HSE chief: Exit from third wave of Covid going to be 'longer and stickier' than previous waves

HSE chief: Exit from third wave of Covid going to be 'longer and stickier' than previous waves

Paul Reid said the pace of exiting this wave of the virus was going to be "a lot slower than the scale and pace than we entered it" because the virus was still transmitting at a "very risky level" across the community.

The pace of Ireland's exit from the third wave of Covid-19 is going to be "longer and stickier" than previous waves, despite "good trends" overall in the fight against the virus, the health service chief has said.

Paul Reid said the pace of exiting this wave of the virus was going to be "a lot slower than the scale and pace than we entered it" because the virus was still transmitting at a "very risky level" across the community.

"It is going to take longer, it is going to be stickier and not at the pace that any of us would want or like," Mr Reid said.

The HSE chief executive said people with Covid-19 were presenting much sicker to hospital and that once admitted they were staying longer in hospital and ICU than in previous waves.

Mr Reid said there are 771 patients in hospital with Covid-19 on Thursday afternoon including 148 who were in ICU.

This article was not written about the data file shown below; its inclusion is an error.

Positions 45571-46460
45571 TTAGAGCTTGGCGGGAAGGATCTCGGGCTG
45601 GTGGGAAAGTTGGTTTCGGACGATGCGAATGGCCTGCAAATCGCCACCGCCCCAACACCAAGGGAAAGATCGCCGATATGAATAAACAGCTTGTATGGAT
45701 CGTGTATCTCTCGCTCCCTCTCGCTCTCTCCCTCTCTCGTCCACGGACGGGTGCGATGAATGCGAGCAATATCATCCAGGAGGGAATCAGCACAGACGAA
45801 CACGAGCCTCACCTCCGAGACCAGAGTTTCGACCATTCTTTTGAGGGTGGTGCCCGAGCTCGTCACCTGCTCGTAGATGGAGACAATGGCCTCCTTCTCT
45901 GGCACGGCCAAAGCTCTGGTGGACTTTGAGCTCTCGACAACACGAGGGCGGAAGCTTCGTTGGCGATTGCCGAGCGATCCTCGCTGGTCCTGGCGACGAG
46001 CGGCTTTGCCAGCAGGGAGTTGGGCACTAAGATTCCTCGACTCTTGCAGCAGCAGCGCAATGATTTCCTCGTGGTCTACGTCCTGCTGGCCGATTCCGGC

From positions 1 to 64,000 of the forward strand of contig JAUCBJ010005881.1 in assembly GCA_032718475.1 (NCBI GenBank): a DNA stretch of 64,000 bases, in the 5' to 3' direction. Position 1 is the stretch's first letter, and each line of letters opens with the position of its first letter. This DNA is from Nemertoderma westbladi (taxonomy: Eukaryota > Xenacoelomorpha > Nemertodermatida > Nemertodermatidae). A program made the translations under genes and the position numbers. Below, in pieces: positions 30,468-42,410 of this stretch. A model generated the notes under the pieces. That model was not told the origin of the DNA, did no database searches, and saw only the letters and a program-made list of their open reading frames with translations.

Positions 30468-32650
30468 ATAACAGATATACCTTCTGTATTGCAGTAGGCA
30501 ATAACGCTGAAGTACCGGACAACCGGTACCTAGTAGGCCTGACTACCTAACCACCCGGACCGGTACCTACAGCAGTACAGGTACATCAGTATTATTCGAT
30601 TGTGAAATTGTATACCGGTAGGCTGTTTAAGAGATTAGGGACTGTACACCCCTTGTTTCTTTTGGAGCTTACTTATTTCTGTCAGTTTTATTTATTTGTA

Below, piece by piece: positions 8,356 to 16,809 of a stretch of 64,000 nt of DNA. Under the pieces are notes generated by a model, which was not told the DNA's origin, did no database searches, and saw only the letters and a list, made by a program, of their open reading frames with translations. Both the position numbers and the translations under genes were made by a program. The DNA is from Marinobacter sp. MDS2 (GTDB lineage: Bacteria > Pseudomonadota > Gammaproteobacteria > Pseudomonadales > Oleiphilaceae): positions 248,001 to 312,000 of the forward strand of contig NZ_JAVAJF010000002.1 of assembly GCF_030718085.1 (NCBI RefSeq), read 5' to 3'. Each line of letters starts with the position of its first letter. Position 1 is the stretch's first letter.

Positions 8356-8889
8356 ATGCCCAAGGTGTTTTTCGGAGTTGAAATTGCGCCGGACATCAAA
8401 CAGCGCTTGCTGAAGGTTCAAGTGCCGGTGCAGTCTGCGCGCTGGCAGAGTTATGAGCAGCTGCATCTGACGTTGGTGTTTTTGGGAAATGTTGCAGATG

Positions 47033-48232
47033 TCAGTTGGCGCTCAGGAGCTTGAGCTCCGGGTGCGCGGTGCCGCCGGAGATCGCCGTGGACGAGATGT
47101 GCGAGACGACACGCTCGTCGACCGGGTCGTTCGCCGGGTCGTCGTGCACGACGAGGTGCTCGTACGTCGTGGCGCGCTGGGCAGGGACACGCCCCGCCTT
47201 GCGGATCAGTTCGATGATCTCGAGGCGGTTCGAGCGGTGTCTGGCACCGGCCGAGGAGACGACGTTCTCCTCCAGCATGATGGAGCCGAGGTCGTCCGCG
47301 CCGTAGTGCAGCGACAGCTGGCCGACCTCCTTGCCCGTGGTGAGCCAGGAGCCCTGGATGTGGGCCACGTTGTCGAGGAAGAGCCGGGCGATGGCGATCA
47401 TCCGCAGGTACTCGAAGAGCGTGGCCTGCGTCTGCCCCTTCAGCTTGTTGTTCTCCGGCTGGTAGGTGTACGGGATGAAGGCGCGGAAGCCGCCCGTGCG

He said about 200 coronavirus patients were receiving advanced respiratory care on hospital wards.

But the number of people admitted to hospital with the virus had fallen by more than 25% in the last week and ICU admissions were down 11%.

Mr Reid told the HSE briefing on Thursday that more than two-thirds (68%) of positive cases confirmed last week were close contacts of previously confirmed cases.

He said positivity rates at community testing sites ranged from 16% to 20%.

"It indicates to us that the levels we are at in the community are still of a concern... the virus is still transmitting at a very risky level across the community." 

Mr Reid said he understood the public's frustration over the rollout of the vaccination programme but he said it had entered a new phase this week with people over the age of 85 being vaccinated.

"We fully appreciate the frustration expressed by many members of the public and others that would like to see more vaccinations done every week," he said.

"There's nobody would like to see more of that than us."

He said the HSE was committed to delivering all the supply it receives and it was administering 95% of any supply of vaccines it receives so any issue was a supply one.

As of Monday, a total of 280,581 doses of Covid-19 vaccines had been administered, comprising 182,193 first doses and 98,388 second doses.

Mr Reid said almost 110,000 jabs will be administered between Monday and Sunday next week.

The HSE's plan includes the administration of about 36,000 doses for those over the age of 85 at around 240 GP practices, 62,000 doses for healthcare workers and 11,900 doses in long-term care facilities.

By the end of March Ireland will have received 1.248 million doses of Covid-19 vaccines.

Mr Reid added that from April onwards Ireland would receive at least a million doses a month.

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